Technology is safe

Most studies on hydraulic fracturing, and these include many conducted by environmental protections agencies in various US states, concluded that all the accidents that have been reported are due to shoddy work. In other  words energy companies, often small contractors, did not follow proper industry standards. Wells were not properly built and protected, and so on.

The consensus of industry and regulators, and this includes Obama’s Environmental Protection Agency,  is that if  sound protocols are followed, fracking represents no inherent danger.  Indeed, precisely because the technology is safe billions of dollars have been invested by US and foreign energy giants in the enormous opportunity represented by shale gas.

Guess what, Al Jazeera is based in gas producing Qatar

But not even the slightet mention in the Al Jazeera TV report of the long and good shale gas exploitation record in the US. No mention that all the energy multinationals are heavily engaged precisely because they know the technology is safe. So, why this incredibly one sided and biased Al Jazeera reporting on the discovery of huge amounts of shale gas in the UK?

Let me think. Could the reason be that Al Jazeera is owned by Qatar, a tiny Persian Gulf  country whose main and only source of wealth is exporting its own natural gas to places like Europe? What do you think?

Obama’s Speeches Not In Sync With America’s Deep Concerns

By Paolo von Schirach

June 26, 2013

WASHINGTON – I notice a huge disconnect between the big concerns of the day in America –a slow economy that grew even less than we thought in the first quarter, stubborn unemployment, fears that we may have lost our innovation edge– and President Obama’s major speeches. America worries about deficits, debt, about the forlorn army of the long term unemployed, while Barack Obama used a Berlin platform to make bold but essentially empty and frankly fatuous proposals about nuclear disarmament. He wanted to speak in Berlin on the anniversary of JFK’s famous “Ich bin Ein Berliner” speech. So, a new “historic” speech to follow another? Hardly so. Obama spoke to a smallish crowd and made proposals that stirred very few, were politely discussed (for about five minutes) by experts and a few politicians and then quickly forgotten.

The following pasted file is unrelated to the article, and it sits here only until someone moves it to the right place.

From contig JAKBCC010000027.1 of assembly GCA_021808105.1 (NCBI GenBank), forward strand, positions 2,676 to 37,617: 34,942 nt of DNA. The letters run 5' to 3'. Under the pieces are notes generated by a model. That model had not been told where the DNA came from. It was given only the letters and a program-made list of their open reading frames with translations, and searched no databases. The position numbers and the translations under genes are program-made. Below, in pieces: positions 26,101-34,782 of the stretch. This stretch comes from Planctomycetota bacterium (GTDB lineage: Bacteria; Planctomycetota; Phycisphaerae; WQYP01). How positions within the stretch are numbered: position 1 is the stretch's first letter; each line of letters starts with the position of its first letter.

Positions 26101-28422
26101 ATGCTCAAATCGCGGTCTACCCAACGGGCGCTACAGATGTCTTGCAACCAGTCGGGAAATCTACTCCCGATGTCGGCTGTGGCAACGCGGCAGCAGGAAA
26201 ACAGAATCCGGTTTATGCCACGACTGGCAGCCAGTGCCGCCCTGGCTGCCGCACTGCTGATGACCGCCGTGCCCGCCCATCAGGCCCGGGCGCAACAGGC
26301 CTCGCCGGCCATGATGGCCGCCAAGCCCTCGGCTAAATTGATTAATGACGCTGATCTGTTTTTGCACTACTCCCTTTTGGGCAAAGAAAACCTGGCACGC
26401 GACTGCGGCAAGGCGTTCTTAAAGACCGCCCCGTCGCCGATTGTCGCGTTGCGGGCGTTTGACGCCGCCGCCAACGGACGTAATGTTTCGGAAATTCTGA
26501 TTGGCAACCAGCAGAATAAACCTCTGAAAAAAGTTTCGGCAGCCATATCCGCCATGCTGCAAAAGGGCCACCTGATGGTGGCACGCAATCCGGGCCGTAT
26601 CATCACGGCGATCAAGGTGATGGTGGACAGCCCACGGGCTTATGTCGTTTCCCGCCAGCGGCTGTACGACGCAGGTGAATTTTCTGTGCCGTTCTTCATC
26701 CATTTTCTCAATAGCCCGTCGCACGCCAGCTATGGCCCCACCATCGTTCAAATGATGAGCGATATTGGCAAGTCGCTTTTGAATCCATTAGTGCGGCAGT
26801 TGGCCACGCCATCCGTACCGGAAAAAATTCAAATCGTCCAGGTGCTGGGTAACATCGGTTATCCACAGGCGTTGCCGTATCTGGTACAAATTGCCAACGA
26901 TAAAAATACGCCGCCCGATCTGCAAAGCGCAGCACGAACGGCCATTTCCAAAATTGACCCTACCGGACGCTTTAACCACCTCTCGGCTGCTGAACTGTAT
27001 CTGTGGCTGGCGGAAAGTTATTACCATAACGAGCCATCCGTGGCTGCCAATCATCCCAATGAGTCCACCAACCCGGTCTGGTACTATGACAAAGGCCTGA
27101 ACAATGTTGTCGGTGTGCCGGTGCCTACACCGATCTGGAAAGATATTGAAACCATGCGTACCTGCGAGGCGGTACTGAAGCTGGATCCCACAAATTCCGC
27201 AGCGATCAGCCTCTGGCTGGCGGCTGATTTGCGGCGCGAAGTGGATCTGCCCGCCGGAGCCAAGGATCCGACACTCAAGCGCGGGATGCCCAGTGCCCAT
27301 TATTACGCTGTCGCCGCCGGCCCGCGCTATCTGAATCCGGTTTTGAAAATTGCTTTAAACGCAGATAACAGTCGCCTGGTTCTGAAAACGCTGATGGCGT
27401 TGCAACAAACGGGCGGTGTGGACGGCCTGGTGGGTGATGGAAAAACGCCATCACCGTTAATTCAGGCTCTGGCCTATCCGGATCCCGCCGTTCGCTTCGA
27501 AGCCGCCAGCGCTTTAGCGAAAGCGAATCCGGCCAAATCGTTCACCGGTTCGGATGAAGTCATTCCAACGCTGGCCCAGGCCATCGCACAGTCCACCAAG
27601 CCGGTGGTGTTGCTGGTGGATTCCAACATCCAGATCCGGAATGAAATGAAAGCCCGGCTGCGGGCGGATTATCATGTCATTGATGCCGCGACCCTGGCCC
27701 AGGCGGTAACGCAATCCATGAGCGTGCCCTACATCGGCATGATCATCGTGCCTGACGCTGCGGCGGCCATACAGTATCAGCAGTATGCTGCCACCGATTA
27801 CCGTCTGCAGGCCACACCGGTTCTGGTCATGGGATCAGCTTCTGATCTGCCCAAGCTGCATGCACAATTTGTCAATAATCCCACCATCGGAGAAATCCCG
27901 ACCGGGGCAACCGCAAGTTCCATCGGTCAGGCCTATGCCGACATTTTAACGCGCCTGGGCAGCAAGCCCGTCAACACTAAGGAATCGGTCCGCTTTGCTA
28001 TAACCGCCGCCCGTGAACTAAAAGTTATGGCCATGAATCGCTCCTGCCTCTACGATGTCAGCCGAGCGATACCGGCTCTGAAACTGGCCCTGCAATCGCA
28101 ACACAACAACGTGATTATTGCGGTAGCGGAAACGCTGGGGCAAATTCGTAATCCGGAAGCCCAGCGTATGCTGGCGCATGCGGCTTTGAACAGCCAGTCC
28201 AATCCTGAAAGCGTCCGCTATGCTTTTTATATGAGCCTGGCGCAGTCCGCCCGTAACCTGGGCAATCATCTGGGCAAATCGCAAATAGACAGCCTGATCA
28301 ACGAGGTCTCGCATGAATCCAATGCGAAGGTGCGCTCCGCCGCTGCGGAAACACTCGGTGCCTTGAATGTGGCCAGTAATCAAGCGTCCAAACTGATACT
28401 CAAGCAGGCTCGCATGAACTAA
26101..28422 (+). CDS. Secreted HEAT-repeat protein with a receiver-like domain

Revamped green agenda

Back on the home front, Obama tried to reassert his green credentials by announcing a barrage of new regulations aimed at curbing US emissions. Here there will be some political traction, because Obama spoke to a significant section of the Democratic base, so that they will not lose heart on the seriousness of this president’s anti-global warming, green agenda.

Still, even if we understand the politics of this speech, are coal fired plants emissions at the top of America’s concerns these days? Again, there is dissonance here between the average Americans’ worries about jobs and unemployment and new Obama-backed policies that as a minimum will threaten the near term viability of the gigantic US coal industry. Whatever the long term environmental benefits of phasing out coal –and they will be real– in the near term closing down coal fired plants will have a cascading negative effect on industrial users that rely on coal produced electricity,  utilities, freight rail companies that transport the coal, mining companies and the actual coal miners.

Bad timing